Package build deployment with GitLab CI/CD – Part 1

This post is written by Tobias Friede and Christopher Köhler from the Fraunhofer Institute for Wood Research – Wilhelm-Klauditz-Institut WKI in Braunschweig, Germany.

About us

Wood is a traditional raw material with a future. Wood products have outstanding technical properties and exemplary life cycle assessments. In six scientific specialist departments, the Fraunhofer Institute for Wood Research, Wilhelm-Klauditz-Institut WKI in Braunschweig addresses current and future-oriented tasks concerning the use of wood and other renewable resources.

The Institute, founded in 1946 by Dr. Wilhelm Klauditz, is located in Braunschweig, Germany. In 1972 the Institute, which counts among the most significant research institutions for applied wood research in Europe, joined the Fraunhofer-Gesellschaft.

The Fraunhofer WKI works as closely and as application-oriented with the companies of the wood and furniture industries and the supplier industry as it does with the construction industry, the chemical industry and the automotive industry. Virtually all procedures and materials which result from the research activities of the Institute are used industrially.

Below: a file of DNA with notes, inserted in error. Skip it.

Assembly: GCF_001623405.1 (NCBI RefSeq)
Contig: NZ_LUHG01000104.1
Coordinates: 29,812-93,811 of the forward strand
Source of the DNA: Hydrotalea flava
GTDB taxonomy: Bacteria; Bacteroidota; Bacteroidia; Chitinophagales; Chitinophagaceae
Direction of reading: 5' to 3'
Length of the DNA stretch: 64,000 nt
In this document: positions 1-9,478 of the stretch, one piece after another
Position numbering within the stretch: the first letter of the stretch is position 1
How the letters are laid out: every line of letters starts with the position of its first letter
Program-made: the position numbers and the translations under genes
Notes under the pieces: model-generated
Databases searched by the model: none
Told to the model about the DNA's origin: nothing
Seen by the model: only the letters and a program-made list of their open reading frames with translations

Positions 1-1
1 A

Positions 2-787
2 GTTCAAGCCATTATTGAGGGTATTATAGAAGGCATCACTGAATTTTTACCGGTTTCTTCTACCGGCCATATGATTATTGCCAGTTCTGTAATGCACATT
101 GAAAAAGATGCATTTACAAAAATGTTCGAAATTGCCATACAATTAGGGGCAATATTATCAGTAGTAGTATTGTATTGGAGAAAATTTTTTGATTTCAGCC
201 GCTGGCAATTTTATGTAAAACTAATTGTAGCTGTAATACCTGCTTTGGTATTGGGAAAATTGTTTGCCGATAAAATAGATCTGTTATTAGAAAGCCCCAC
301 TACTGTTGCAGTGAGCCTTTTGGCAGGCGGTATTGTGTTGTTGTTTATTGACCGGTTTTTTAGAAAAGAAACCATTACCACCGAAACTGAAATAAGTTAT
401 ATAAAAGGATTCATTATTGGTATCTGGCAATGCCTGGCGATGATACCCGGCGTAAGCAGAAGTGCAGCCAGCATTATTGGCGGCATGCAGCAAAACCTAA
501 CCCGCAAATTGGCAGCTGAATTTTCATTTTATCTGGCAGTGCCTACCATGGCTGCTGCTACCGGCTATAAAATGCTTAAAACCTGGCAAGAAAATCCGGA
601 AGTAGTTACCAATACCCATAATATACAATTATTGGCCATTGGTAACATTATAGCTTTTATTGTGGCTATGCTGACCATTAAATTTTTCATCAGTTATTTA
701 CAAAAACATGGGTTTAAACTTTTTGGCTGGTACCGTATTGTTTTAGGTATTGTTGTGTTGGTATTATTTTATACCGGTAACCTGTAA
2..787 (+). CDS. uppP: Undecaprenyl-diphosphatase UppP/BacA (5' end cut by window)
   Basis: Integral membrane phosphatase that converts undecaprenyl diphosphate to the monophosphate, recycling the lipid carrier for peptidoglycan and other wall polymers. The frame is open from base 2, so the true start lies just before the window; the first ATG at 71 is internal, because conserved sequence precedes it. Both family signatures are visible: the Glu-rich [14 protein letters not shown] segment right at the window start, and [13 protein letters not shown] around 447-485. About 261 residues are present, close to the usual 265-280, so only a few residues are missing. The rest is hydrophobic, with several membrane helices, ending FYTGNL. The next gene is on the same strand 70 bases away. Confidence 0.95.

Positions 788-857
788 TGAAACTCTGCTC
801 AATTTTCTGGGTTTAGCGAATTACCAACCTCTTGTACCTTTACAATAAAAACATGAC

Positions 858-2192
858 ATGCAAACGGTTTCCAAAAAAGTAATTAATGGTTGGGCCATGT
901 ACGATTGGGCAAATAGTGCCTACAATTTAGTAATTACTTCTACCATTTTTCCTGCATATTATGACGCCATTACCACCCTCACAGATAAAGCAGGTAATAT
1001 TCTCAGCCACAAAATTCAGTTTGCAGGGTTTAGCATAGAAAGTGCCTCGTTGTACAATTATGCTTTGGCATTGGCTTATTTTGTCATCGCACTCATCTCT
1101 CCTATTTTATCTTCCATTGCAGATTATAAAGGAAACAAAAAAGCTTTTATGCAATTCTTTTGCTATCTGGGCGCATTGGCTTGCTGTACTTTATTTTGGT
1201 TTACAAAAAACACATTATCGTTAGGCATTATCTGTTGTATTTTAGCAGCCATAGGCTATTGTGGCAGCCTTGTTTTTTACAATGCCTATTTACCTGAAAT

The local IT department of six employees is responsible for the IT infrastructure and clients on the joint campus of the Fraunhofer WKI and the Fraunhofer IST in Braunschweig. We manage around 600 clients with opsi, which we have been using since 2012.

Intro

In recent years, we neglected our opsi server and package deployment. The upcoming end-of-support for Microsoft Windows 7 and the "new" Windows 10 came with a big workload for us. We had to create new netboot products, test the opsi UEFI module (which is working pretty well) and rework our existing packages. Until mid-2017, we only wrote the scripts locally on our own devices and copied the files to the workbench where we build the packages manually. To improve the complete process of creating and maintaining product packages, we took a look at GitLab. With GitLab, respectively git, we plan to structure our development process. Just a simple branch and let’s go. Now we are able to continue the development of packages which were built by another colleague. With the commit messages we are able to review the recent edits.